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14 Replies Latest reply: Nov 5, 2008 1:38 PM by 807589 RSS

How to get thread B to tell thread A to execute a method?

807589 Newbie
Currently Being Moderated
Hey everyone,

My program is comprised of the main thread and a timer thread. How do I get the timer thread to tell the main thread to execute a certain method?
  • 1. Re: How to get thread B to tell thread A to execute a method?
    DrClap Expert
    Currently Being Moderated
    mainThread.certainMethod();
    Of course that presupposes that your timer thread has a reference to the main thread. But that's very simple to arrange.
  • 2. Re: How to get thread B to tell thread A to execute a method?
    807589 Newbie
    Currently Being Moderated
    I'd argue that it's better to think of the objects that happen to have threads associated with them, rather than threads that happen to have objects associated with them.

    And that the way you'd do this would be to have a method on the target object that would add an instruction to a queue. Then arrange it so that the thread associated with that object periodically checked the queue. Access to that queue would have to be synchronized, because the former method would be called by a different thread than the latter.

    But I'm not an expert in these things; perhaps someone has a different opinion. Also, one of the new concurrency utilities may help.
  • 3. Re: How to get thread B to tell thread A to execute a method?
    807589 Newbie
    Currently Being Moderated
    wait...wuh?
    public class GameBox
    {
       public void someMethod()
       {
          ...
       }
    
       public static void main(String[] args)
       {
          ...   
          Thread mainThread=Thread.currentThread()
          Timer t=new Timer(mainThread);
          t.start();
          ...
       }
    }
    
    public class Timer extends JLabel implements Runnable
    {
       private Thread mainThread;   
    
       public Timer(Thread thread)
       {
          this.mainThread=thread;
       }
       
       public void run()
       {
          ...
          mainThread.someMethod();
          ...
       }  
    
       public void start()
       {
          (new Thread(this)).start();
       }
    }
    is this what you mean? cuz it doesn't work...
  • 4. Re: How to get thread B to tell thread A to execute a method?
    DrClap Expert
    Currently Being Moderated
    sci_guy89 wrote:
    it doesn't work...
    You might want to elaborate on that a little bit, don't you think?
  • 5. Re: How to get thread B to tell thread A to execute a method?
    807589 Newbie
    Currently Being Moderated
    lol sorry...i get an error which says the method is undefined for type Thread
  • 6. Re: How to get thread B to tell thread A to execute a method?
    DrClap Expert
    Currently Being Moderated
    Well, that's true. The someMethod() you want to call is a method of the Gamebox class. So you need a reference to a Gamebox object.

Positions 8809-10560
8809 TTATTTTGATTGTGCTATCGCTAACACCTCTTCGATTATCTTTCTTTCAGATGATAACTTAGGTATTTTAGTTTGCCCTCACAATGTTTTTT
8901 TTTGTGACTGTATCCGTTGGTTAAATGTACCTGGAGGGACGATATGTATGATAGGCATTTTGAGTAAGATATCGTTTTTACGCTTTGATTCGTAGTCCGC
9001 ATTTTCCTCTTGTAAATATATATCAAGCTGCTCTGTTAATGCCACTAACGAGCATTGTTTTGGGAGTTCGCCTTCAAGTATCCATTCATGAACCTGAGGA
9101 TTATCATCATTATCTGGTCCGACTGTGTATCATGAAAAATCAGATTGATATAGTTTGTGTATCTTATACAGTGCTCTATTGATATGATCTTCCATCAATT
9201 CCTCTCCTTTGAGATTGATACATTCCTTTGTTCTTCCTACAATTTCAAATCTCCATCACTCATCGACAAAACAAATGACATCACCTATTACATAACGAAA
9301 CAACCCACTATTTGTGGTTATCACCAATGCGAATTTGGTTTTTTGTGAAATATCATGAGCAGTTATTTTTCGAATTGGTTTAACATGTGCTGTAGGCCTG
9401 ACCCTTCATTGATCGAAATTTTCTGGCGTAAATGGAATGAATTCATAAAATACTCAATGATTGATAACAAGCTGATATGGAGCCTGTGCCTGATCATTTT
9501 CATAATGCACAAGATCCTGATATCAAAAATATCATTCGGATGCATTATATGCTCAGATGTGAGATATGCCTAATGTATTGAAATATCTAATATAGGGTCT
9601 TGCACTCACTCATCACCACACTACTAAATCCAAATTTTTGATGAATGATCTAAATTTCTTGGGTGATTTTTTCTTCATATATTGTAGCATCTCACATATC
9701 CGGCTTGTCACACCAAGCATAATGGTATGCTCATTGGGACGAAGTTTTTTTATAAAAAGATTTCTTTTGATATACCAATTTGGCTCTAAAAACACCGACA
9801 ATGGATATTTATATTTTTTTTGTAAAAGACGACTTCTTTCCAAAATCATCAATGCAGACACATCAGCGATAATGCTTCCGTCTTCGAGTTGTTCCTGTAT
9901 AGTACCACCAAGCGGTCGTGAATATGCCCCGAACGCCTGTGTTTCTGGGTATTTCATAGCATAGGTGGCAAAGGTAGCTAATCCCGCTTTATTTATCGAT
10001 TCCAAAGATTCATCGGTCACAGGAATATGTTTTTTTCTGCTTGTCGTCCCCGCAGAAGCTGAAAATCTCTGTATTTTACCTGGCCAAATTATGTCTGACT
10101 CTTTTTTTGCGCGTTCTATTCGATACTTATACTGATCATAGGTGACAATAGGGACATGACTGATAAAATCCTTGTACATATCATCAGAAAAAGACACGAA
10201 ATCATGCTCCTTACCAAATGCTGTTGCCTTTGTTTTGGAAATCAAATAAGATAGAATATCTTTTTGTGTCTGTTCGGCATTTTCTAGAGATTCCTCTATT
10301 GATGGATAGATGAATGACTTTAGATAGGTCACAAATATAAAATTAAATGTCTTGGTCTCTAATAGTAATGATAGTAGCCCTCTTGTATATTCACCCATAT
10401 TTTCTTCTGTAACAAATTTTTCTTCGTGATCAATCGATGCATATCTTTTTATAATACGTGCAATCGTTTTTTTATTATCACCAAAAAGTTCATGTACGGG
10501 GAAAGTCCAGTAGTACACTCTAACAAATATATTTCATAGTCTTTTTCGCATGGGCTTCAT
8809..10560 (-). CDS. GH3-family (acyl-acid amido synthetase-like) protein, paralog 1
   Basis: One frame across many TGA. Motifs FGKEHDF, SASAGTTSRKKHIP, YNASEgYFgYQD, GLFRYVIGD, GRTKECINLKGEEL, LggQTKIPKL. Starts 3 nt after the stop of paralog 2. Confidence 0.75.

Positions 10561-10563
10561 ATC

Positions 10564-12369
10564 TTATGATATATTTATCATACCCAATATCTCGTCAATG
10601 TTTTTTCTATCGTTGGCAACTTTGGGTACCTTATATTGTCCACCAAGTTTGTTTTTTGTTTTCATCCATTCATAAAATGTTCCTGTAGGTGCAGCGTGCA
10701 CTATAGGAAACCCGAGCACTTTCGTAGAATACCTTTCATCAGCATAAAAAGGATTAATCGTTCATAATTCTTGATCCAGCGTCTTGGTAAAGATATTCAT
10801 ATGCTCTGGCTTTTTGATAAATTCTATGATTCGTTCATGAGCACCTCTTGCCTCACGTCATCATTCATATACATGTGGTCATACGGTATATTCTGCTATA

• 7. Re: How to get thread B to tell thread A to execute a method?
    807589 Newbie
    Currently Being Moderated
    And in my code, I did do that.

    Here's the problem:

    In my timer thread, I do...
     GameBox.someMethod(); 
    ... which works absolutely fine except that the code is now being run in my TIMER thread.

    I don't want that.

    I want my timer thread to tell the MAIN thread to invoke the method, but I don't know how.
  • 8. Re: How to get thread B to tell thread A to execute a method?
    DrClap Expert
    Currently Being Moderated
    Why do you care which thread is running when the method is executed?
  • 9. Re: How to get thread B to tell thread A to execute a method?
    807589 Newbie
    Currently Being Moderated
    Because...lol...I don't noe how else to implement this thing i am doing.
    So there's no way for one thread to "talk" to another thread?

    OK...here's a concrete example:

    Thread A is continuously printing java to the console via printJava();
    "At the same time" Thread B starts counting from 0. Once thread B reaches 10, I want thread A to start printing c++ via printCpp();
    When thread B reaches 20, thread A starts printing python via printPython();

    get it...?

    How do I get thread B to communicate with thread A????

    Ugh, programming's such a b*tch sometimes.
  • 10. Re: How to get thread B to tell thread A to execute a method?
    807589 Newbie
    Currently Being Moderated
    Threads can communicate using shared objects. Suppose two threads had references to the same instance of OutputLanguage:
    class OutputLanguage {
        public enum Language {JAVA, CPP, PYTHON};
    
        public volatile Language current;
    }
    One thread could change the current language to CPP. The other thread could check and see what the current language is and react to this.
  • 11. Re: How to get thread B to tell thread A to execute a method?
    807589 Newbie
    Currently Being Moderated
    It is simple.When u instantiate a thread pass the calling object in the constructor.Then save this object in thread b as a field.Then u can call the functions of the calling thread by using the object passed.However this will not work from a static point of view.So I suggest the following